Typically, multisensor CMMs have a small measuring volume—less than 500 mm on the X and Y axes and less than 150 mm on the Z. They generally come in one of two standard configurations: two sensors (video and probing) or three sensors (video, probing and laser).
This makes multisensor CMMs well-suited to small and complex part production and components that are not compatible with traditional CMMs—for example, components which would be distorted by a standard touch probe.
Although multisensor CMMs are usually found in the quality lab, many manufacturers are beginning to use them on the shop floor. In these situations, they require a small environmental enclosure.
One of the first industries to utilize multisensor CMMs was electronics manufacturing, which initially applied them to measuring and inspecting printed circuit boards (PCBs). Nowadays, the use of multisensor CMMs extends to medical devices, plastic bottles and other thin-walled products.
So how does a multisensor CMM compare to a traditional CMM?
Consider a specific feature measured by a CMM or a video system, say a 4-inch line. We can imagine the CMM taking discrete points along that line, perhaps 10 in total. The video system, in contrast, has full field of view processing, meaning the entire line is measured mathematically with thousands of points by utilizing complex algorithms.
If the feature in question is on an essentially 2½-dimensional part, then the video system is able to capture that feature 10 to 20 times faster than a CMM using a touch probe, and with enhanced repeatability, since all the edges (i.e., lines, holes and nonconforming shapes) are measured in their entirety.
The OGP SmartScope Quest 650.
While it’s true that CMM equipped with an analogue or digital scanning head has the ability to look at features with greater repeatability compared to a tactile probe, it’s still a time-consuming operation, especially compared to a video system.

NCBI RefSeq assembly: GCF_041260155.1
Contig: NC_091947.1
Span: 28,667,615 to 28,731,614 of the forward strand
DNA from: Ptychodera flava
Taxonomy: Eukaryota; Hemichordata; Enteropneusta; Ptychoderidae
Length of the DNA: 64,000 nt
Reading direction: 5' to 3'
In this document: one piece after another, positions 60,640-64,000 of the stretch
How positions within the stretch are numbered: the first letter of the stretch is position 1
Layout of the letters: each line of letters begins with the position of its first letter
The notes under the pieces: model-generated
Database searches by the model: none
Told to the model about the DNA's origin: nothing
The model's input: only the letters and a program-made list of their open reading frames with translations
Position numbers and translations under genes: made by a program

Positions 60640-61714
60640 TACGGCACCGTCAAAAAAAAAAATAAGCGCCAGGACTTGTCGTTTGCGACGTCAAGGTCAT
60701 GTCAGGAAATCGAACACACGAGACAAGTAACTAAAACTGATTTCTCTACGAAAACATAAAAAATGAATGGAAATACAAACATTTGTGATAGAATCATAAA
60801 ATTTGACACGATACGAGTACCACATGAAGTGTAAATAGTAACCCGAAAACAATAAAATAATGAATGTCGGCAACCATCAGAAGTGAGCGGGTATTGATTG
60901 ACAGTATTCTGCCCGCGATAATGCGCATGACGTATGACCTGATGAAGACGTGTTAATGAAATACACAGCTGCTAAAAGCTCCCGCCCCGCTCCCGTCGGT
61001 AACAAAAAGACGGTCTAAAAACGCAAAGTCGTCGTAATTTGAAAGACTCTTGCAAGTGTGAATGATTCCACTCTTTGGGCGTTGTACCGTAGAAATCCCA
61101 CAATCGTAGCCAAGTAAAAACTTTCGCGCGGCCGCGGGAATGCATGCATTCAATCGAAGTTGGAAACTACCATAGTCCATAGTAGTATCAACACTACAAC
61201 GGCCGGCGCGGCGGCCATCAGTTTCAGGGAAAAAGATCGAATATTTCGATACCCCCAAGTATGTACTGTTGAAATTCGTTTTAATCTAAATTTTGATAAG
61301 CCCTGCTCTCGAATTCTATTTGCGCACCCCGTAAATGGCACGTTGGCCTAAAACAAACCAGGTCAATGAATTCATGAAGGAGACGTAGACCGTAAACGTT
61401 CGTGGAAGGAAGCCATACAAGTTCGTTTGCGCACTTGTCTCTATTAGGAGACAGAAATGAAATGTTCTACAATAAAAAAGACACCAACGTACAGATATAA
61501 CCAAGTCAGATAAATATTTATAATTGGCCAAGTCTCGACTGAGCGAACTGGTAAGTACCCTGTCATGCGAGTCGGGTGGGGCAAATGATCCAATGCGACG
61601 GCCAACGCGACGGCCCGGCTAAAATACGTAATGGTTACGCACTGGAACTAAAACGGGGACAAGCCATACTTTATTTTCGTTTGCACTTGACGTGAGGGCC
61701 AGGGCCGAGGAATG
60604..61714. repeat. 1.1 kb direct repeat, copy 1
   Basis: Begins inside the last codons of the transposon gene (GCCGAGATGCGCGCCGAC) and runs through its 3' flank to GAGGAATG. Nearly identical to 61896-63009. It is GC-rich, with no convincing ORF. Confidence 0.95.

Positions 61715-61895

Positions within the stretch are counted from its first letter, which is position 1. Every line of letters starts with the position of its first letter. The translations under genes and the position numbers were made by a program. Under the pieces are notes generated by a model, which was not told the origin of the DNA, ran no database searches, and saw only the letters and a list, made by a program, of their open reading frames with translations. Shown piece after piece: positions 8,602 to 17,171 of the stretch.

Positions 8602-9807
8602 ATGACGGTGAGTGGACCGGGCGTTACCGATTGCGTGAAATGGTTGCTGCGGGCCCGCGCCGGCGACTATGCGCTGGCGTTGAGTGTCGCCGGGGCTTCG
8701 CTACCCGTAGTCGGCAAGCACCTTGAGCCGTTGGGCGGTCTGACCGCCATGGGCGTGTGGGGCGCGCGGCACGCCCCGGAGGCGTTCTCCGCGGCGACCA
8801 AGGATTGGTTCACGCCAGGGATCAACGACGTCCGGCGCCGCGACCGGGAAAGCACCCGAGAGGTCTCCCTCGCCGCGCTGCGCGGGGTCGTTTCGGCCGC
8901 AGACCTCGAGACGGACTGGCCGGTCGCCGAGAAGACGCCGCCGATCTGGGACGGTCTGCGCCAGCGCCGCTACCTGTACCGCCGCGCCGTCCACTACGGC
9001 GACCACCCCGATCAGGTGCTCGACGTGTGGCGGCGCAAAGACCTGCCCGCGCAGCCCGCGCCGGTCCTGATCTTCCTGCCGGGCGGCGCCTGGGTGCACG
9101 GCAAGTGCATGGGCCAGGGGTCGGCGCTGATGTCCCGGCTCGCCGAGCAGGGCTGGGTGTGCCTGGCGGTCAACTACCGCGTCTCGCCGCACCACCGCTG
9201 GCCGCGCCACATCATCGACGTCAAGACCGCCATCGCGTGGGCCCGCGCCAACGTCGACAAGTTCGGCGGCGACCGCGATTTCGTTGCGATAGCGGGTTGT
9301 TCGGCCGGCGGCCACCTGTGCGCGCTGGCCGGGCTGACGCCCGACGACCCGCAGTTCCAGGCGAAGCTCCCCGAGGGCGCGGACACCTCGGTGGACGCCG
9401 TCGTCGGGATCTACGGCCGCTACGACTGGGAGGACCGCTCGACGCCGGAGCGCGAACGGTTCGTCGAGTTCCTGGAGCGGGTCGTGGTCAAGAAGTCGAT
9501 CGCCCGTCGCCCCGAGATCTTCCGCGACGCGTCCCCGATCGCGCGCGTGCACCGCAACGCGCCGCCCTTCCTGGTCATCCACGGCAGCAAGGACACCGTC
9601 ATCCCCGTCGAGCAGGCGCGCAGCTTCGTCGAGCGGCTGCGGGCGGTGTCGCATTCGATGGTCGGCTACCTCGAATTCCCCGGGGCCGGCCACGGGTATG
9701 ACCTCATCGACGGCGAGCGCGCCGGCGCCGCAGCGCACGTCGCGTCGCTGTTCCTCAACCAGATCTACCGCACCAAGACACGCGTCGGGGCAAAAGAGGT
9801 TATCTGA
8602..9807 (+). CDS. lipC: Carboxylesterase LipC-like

The moral here is that the more intricate the part, the more suitable a multisensor CMM is for measuring it. Moreover, the multisensor system can measure parts extremely quickly compared to traditional coordinate measuring machines—up to 20 times faster.
The metrologist’s dream tool is extremely fast and highly accurate, two properties that are so difficult to bring together in a single instrument that they are almost mutually exclusive.
On one end of the spectrum, traditional coordinate measuring machines offer high accuracy at the cost of speed. On the other end, laser scanners offer high-speed measurement at the cost of accuracy. Multisensor CMMs lie somewhere in between these two extremes, using video to combine accuracy with speed to create a powerful metrological tool.
The OGP SmartScope Flash 200.
As with all tools, there are still trade-offs. Multisensor CMMs are best suited to applications requiring relatively small measuring volumes, though they can measure these small parts very quickly by allowing multiple parts (sometimes 20 or more) simultaneously.
That’s why, for manufacturers working with small and complex parts, two (or three) sensors are definitely better than one.
For more information, view our Vision and Multisensor Systems page.